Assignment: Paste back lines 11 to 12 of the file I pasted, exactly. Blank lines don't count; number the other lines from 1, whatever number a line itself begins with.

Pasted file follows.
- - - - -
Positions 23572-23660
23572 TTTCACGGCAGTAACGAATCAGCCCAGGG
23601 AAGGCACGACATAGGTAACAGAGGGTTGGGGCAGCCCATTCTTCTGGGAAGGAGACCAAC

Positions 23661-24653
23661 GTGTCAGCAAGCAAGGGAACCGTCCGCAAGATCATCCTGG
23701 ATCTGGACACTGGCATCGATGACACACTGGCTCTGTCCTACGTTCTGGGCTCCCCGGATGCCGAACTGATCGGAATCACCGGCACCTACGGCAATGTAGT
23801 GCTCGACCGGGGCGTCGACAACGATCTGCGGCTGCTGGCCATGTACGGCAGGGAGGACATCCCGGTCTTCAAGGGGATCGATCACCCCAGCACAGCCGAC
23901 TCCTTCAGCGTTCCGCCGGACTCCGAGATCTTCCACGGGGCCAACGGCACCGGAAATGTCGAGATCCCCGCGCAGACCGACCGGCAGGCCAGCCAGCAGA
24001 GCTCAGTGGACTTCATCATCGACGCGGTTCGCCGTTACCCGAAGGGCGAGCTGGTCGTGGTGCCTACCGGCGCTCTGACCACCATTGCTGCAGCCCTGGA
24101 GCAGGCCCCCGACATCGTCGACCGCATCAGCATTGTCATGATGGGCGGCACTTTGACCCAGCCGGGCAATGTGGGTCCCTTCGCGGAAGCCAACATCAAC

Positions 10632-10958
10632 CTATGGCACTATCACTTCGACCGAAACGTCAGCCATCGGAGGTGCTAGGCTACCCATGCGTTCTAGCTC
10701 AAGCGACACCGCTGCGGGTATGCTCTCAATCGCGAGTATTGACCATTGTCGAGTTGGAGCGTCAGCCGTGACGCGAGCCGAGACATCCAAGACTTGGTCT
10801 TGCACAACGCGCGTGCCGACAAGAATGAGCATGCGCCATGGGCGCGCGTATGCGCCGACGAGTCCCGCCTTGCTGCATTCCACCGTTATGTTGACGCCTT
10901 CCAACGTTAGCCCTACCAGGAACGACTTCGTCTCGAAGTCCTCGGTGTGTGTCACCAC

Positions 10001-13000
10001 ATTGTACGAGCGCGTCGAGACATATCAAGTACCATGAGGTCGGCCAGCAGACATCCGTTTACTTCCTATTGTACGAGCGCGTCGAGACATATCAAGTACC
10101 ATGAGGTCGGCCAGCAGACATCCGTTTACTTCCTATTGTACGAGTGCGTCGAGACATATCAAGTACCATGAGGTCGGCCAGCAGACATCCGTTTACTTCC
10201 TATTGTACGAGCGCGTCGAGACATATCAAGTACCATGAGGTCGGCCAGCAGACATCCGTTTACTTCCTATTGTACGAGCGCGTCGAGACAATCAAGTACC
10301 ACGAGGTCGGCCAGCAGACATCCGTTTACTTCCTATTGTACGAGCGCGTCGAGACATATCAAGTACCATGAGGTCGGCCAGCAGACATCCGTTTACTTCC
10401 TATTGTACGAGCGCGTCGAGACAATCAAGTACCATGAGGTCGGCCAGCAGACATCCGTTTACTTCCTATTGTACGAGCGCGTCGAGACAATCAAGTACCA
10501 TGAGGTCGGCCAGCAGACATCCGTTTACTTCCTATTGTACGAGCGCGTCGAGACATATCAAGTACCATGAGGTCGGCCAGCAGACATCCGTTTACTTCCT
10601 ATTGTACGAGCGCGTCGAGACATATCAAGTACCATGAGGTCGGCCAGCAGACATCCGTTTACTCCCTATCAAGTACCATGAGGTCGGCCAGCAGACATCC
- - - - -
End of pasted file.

Positions 10632-10958
10632 CTATGGCACTATCACTTCGACCGAAACGTCAGCCATCGGAGGTGCTAGGCTACCCATGCGTTCTAGCTC